CC Outtakes: T87’s Singles Collection (May-June 2022) – Part 2a: German Cars

If you can believe it, we’re about halfway through this edition of the Tokyo CC spring ’22 sightings. “About” because actually, there were slightly more foreign cars than domestics. And amongst the foreign cars, the nation that was clearly über alles, in terms of number of pics at least, was Germany. What better way to start than with the iconic Beetle, then?

This one looked better from the front than the back. Impressive pipes you have down there, Beetle-san.

Not sure about this one, to be honest. Looked promising, but a bit on the shy side.

This drop-top was much better in every way. But the rear-engined VW that took centre stage was definitely…

the Transporter. No less than three T1s crossed my path. Conveniently, they were each of a different colour.

Fuchs wheels, really? On a Type 2? If you have to have those, get a Karmann-Ghia. But then, you can’t crack open the windshield on K-Gs…

Closer to museum-quality than the previous two with this sweet green ’65. Red, blue, green. The perfect trio.

But much as I love this (over-) restored T1 bus, the real find was a T2 I caught in traffic. Read on.

If you like patina, you’ll enjoy this! Plus, I don’t think I’d ever seen this body variant before. Ice-cool.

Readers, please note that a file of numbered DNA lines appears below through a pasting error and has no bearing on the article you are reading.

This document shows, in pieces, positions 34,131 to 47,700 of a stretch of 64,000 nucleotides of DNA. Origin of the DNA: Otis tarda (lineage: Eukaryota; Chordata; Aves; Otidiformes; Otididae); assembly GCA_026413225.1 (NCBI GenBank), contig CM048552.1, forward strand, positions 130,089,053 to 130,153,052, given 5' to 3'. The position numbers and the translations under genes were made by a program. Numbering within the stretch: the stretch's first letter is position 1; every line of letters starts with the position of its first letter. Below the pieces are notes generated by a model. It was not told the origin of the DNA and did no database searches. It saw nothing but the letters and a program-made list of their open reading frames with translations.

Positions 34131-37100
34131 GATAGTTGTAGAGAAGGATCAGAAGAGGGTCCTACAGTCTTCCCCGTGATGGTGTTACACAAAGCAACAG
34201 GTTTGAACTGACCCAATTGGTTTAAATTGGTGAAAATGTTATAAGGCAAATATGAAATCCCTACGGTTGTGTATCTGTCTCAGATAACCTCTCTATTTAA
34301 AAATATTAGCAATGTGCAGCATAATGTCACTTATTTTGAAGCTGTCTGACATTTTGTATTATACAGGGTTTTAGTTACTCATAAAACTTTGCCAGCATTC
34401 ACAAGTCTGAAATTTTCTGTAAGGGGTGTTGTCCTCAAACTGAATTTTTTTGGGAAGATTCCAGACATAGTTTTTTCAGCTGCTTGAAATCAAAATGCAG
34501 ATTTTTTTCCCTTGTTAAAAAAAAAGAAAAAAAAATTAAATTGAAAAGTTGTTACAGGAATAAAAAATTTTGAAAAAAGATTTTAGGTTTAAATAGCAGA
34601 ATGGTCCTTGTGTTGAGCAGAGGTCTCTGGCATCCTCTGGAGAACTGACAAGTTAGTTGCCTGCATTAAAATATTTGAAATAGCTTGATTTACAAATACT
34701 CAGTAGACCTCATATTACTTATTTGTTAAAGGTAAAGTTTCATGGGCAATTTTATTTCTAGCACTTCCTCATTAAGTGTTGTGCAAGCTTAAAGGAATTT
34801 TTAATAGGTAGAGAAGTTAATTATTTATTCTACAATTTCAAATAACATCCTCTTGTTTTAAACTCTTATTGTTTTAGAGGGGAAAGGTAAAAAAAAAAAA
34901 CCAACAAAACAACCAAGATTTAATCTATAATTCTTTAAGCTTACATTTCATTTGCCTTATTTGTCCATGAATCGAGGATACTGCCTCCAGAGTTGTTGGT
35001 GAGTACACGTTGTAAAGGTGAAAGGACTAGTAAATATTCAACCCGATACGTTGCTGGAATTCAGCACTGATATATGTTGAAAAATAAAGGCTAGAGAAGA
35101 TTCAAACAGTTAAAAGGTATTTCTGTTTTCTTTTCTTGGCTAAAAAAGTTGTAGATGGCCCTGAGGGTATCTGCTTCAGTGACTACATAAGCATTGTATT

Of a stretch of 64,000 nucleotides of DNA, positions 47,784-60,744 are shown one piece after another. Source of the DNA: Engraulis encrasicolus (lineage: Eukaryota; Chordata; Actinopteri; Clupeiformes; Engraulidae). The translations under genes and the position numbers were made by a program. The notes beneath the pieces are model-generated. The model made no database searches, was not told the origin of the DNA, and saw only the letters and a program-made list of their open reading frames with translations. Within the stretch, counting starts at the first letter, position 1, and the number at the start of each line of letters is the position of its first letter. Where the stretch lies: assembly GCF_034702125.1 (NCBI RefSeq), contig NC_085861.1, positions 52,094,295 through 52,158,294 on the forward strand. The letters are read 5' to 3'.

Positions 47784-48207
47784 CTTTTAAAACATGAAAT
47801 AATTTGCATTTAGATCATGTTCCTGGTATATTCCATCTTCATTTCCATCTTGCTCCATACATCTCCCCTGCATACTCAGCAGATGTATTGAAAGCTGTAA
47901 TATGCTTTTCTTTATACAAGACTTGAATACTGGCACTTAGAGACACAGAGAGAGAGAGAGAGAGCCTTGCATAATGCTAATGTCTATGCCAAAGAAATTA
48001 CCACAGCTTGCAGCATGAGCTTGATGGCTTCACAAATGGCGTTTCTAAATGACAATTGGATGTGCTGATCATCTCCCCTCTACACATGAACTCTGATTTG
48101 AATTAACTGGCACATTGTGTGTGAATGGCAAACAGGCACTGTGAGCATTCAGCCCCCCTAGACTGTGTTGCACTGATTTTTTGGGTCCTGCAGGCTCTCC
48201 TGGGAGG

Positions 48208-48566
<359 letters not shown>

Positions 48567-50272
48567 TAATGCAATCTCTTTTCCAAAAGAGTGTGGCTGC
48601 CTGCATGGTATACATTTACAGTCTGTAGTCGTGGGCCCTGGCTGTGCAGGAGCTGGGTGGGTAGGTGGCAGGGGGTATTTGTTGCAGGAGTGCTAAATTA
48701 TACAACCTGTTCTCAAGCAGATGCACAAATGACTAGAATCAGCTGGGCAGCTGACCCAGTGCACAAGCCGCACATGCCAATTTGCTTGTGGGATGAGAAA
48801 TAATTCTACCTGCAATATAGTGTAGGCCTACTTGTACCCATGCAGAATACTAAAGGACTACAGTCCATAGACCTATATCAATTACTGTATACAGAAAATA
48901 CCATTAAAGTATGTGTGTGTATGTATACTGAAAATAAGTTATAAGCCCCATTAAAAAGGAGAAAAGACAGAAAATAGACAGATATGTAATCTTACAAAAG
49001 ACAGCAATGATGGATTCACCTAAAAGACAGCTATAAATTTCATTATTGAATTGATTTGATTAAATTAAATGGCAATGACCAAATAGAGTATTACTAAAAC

There are just too many A2 Golfs about Tokyo to document them all, so I restricted the intake to three. This merrily modded one had a weird trailer and an unusual colour, so it made the cut…

This one just seemed like it had left Wolfsburg last month. Uncanny.

And this rare 4×4 Country version, co-developed with Steyr-Puch, just had to be included.

OK, I lied when I said there would be three A2 Golfs. Because Jetta. So four, then.

There are two German marques that are usually poorly represented in these parts; one is Audi. All I could find on this occasion was this 1994-97 A6. Better than nothing, but still – what happened to all the oldie Audis?

The other rarely-seen German is Opel, which is more understandable. Finding one, like this Astra Cabriolet, is a once-in-a-blue-moon kind of thing.

Plenty of Porsches, on the other hand. We’ve seen this green 911S Targa before, I think, but a return visit is always appreciated.

This 1968 911S, sold new in Japan, is an exhibit at some Porsche trinket shop in Ginza. Just beautiful.

The very opposite end of the 911 scale, in every possible way? From a distance, this 2011-15 Carrera 4S was quite a grotesque apparition.

It’s a vinyl wrap, of course. Cars rarely made me laugh as much as this one.

But let’s not kid each other. There are German cars, and then there is Mercedes-Benz – the Kaiser among the princelings. Even hidden under a comical Honda badge, one cannot help being impressed by the ubiquitous nature of the three-pointed star in Japan.

So many Benzes, so little time. Yet this red W123 wagon managed to cross my path twice in this two-month period.

Finally, a good ol’ Tenacious D! Almost all W123s I’ve come across here are 280s, with the odd 230 thrown in. Nice to see an oil burner for once. Great colour, too.

In Tokyo, the most frequently-seen Benz is, without a doubt, the W124. It matter not which variant you are into, you’ll find one. Especially the wagons, but not only.